The records show that Alliance of Health Insurers, Wisconsin Association of Health Plans, America’s Health Insurance Plans, and Wellpoint/Anthem Blue Cross-Blue Shield of Wisconsin spent at least 363 hours lobbying on the section of the state budget that includes BadgerCare funding.

Unlike GAB reporting requirements on individual bills, reporting rules on subjects in the state budget do not require specific disclosure of what position was taken, only what areas of the budget were lobbied.

“Lobbying records certainly cast doubt on Governor Walker’s blanket denial that his administration was lobbied by large insurance interests to reject federal funds for BadgerCare,” said Robert Kraig, Executive Director of Citizen Action of Wisconsin. “We are very concerned that over 26,000 Wisconsin parents may be going without vital health coverage because of more pay-to-play corruption in the Walker Administration.”

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Where Does Walker Stand?

Posted by Bob Kiefert, Green Bay Progressive
Bob Kiefert, Green Bay Progressive
Bob Kiefert is the Publisher of the Northeast Wisconsin - Green Bay Progressive.
User is currently offline
on Wednesday, 15 October 2014
in Wisconsin

walkerGREEN BAY - Every few days, as I drive over to the Piggly Wiggly in Howard, I pass a yard sign that proudly proclaims “We Stand With Walker”. It’s a Scott Walker campaign sign and I guess it makes these people believe they are heroically standing up against something or other.

Anyway, this morning in my email I received a interesting link from the Milwaukee Journal Sentinel entitled Watch live: Walker meets with Journal Sentinel editors, reporters. I wanted to see how Scott Walker answered their questions.

Now, I'm no Walker fan, but at least I was willing to listen. What I heard truly shocked me. I listened to the reporters ask him some fairly specific questions in “Walker on jobs pledge”, “Walker on his abortion stance”, and “Walker on the minimum wage” and saw nothing but a politician intent upon dodging the questions.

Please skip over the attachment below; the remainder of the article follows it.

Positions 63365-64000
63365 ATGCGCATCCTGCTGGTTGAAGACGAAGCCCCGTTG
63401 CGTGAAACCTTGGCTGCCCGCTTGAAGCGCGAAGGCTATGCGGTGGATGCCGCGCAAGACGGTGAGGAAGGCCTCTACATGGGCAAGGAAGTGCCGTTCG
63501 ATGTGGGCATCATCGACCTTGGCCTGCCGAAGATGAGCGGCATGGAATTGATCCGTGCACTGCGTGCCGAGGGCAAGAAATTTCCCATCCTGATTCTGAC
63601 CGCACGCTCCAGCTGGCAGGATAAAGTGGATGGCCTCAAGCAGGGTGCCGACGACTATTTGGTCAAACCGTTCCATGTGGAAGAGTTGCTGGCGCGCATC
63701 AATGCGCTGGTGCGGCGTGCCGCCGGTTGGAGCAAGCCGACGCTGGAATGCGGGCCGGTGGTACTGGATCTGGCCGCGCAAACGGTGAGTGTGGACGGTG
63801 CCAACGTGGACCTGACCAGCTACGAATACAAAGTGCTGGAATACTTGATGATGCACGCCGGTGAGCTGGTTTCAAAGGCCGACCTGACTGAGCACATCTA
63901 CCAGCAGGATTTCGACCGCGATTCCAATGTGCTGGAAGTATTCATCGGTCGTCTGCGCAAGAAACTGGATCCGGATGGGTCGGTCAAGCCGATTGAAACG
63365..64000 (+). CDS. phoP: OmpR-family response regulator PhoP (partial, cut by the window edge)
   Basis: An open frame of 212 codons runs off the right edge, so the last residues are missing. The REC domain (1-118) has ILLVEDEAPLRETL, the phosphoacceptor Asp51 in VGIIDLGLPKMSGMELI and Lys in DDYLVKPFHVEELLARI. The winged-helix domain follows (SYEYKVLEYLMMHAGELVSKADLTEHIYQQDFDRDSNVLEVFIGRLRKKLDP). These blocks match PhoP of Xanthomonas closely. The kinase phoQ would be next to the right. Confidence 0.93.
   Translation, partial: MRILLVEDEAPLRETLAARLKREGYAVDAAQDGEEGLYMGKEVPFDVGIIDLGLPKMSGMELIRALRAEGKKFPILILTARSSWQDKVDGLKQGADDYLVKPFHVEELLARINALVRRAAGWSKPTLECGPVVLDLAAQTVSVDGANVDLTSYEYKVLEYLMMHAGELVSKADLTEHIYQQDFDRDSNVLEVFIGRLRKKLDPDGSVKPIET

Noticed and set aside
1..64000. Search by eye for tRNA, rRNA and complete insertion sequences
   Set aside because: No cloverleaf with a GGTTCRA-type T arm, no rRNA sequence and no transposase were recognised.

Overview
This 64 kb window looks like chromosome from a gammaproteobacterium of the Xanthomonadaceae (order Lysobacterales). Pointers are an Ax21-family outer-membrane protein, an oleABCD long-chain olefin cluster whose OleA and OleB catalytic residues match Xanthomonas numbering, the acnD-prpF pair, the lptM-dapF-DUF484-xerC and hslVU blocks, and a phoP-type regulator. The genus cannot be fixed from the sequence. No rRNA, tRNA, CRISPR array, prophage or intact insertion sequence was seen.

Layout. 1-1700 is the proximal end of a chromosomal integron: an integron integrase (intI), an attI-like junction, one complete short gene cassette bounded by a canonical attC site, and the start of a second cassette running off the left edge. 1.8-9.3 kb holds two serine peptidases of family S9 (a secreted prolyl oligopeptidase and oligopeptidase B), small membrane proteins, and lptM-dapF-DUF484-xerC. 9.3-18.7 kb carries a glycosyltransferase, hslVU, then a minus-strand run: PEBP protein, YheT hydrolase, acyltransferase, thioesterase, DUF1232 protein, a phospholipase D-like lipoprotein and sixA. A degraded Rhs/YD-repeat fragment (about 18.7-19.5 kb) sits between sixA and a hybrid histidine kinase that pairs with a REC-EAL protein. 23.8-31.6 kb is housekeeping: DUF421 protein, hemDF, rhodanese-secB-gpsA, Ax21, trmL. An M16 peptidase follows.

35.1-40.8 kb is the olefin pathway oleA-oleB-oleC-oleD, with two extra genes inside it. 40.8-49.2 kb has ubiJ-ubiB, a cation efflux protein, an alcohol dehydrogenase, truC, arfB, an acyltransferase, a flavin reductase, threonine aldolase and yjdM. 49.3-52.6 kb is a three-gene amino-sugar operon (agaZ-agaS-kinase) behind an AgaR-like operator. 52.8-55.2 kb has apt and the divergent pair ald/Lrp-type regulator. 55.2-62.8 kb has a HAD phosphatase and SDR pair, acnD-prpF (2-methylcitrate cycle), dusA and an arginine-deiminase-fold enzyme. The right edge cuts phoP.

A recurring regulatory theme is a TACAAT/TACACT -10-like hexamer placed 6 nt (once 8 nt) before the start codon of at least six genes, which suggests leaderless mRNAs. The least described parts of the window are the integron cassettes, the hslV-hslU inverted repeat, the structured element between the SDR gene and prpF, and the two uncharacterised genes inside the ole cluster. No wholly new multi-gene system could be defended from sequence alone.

Really, where does this guy stand, exactly, on any of these issues? Does he think he should be held accountable on his failure to meet his 2010 pledge to create 250,000 jobs in Wisconsin during his first term? Does he personally believe all abortions should be banned, even in cases of rape or incest, after 20 weeks, or never because its a hard choice? If you don't raise the minimum wage here in Wisconsin, how exactly will everyone get these new higher paid jobs that he says will become available?

I challenge any of my neighbors, who “Stand With Walker”, to listen to these video links and honestly tell me what he and they stand for on each issue.

My parents, proud members of the “Greatest Generation”, born in 1905 and 1912, saw a lot of politicians in their lives and had one major rule - “it doesn't matter what they stand for, so much as that they stand for something”. “Wishy washy” politicians, who you couldn't pin down, were the worst kind.